CCIRA April Newsletter 2019

A Message from CCIRA President
Amy Ellerman
Tis the Season

Ah, April. The showers. The flowers. And, of course, the state testing (aka the reason that absolutely none of us went into education).

As an instructional coach, I am happy to support state testing, so that our kids have the best possible chance to show all that they are learning. . . but it is not the part of my job that fills my heart with joy.

It can be easy to fall into a month of complaining: the stress, the lost instructional time, the unpredictability of falling out of our routines. We can find camaraderie in this coping strategy, but I would argue that it isn’t very productive, and it doesn’t actually impact the experience of adults or kids in a positive way.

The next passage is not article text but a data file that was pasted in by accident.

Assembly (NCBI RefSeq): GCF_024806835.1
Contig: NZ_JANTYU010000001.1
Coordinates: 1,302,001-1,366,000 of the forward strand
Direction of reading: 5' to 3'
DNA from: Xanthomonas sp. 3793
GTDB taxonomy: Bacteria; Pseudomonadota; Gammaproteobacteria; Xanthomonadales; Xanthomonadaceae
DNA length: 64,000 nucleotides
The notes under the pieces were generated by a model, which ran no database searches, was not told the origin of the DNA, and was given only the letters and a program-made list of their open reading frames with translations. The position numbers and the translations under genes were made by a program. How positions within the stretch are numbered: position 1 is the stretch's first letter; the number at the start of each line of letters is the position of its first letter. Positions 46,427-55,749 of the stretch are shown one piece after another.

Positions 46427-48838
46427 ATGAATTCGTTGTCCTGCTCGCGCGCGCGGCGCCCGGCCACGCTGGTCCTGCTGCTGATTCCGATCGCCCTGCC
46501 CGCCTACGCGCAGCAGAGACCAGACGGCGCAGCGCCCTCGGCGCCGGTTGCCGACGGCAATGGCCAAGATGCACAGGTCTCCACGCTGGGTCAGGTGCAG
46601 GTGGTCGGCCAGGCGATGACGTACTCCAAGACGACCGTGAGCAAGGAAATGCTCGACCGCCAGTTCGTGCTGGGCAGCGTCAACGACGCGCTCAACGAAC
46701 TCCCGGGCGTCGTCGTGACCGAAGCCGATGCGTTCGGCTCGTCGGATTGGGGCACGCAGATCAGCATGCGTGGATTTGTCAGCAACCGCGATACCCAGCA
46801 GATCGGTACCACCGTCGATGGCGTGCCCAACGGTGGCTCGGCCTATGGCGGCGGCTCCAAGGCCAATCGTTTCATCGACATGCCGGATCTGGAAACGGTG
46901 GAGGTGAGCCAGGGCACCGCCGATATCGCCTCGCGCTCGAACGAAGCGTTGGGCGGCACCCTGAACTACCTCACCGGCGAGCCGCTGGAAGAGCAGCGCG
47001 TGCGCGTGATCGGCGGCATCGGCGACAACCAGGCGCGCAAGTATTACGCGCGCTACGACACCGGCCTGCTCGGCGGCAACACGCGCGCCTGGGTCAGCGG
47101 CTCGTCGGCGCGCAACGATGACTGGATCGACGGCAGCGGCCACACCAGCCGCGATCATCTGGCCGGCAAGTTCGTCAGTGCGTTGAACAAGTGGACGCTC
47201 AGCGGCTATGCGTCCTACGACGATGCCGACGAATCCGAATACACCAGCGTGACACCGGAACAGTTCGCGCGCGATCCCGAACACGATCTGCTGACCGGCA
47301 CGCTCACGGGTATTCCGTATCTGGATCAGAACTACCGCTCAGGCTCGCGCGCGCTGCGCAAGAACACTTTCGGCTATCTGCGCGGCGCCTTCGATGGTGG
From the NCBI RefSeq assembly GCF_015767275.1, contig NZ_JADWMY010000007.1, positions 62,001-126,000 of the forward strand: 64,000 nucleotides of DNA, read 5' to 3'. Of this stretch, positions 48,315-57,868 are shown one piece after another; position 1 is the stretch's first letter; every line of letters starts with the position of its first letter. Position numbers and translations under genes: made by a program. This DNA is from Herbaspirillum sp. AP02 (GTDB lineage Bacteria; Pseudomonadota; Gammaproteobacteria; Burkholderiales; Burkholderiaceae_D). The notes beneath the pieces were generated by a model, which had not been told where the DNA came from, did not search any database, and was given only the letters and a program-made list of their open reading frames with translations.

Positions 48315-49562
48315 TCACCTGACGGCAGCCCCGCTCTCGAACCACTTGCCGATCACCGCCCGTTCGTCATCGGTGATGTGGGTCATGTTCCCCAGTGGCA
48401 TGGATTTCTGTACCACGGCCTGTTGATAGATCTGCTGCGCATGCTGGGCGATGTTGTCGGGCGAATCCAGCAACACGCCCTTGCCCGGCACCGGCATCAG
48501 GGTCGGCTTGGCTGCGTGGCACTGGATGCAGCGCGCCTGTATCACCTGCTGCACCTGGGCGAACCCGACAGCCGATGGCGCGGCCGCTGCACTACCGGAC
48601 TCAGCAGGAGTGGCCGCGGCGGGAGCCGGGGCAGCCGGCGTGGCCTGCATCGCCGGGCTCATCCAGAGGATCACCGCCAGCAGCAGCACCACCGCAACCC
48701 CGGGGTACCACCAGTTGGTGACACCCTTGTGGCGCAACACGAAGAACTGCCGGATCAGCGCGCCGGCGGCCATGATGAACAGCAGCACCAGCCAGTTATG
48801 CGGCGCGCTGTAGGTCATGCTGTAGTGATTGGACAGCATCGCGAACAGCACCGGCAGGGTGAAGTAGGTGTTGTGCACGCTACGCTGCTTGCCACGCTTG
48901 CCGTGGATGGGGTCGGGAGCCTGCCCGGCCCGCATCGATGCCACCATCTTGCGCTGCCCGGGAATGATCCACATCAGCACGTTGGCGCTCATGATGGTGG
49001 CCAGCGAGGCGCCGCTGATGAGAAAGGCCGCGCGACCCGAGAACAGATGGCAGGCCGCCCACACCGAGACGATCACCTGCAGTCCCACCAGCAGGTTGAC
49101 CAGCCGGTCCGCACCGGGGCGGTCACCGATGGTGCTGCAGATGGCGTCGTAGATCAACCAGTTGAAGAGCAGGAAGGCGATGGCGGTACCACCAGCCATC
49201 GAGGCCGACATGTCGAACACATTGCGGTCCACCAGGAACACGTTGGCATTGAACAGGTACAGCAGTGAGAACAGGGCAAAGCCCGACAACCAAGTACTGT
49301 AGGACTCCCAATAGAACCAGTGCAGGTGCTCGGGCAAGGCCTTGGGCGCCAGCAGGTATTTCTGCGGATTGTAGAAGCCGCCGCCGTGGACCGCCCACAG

Here’s my trick for not losing my mind in April (and my recommendation to others). During testing season, I make sure that there is at least one slice of my day that reminds me why I really do this work. Every day, no matter what. I schedule it, because if I don’t schedule it, it’s too easy for the day to fill up with other, less impactful work.

So while the reality is that I’ll spend my mornings in April supporting state testing in 3rd-5th grade classrooms, I make sure to have in-classroom coaching cycle work going on in the afternoons. I need to be conferring with first grade readers, supporting a kindergarten teacher as she looks to challenge kids in math workshop, co-teaching a fairy tale writing unit in third grade. . .

This work in the afternoons will keep me sane and centered, so that I can be the calm, patient problem-solver—available at a moment’s notice to handle whatever comes our way (with a smile)—in the mornings.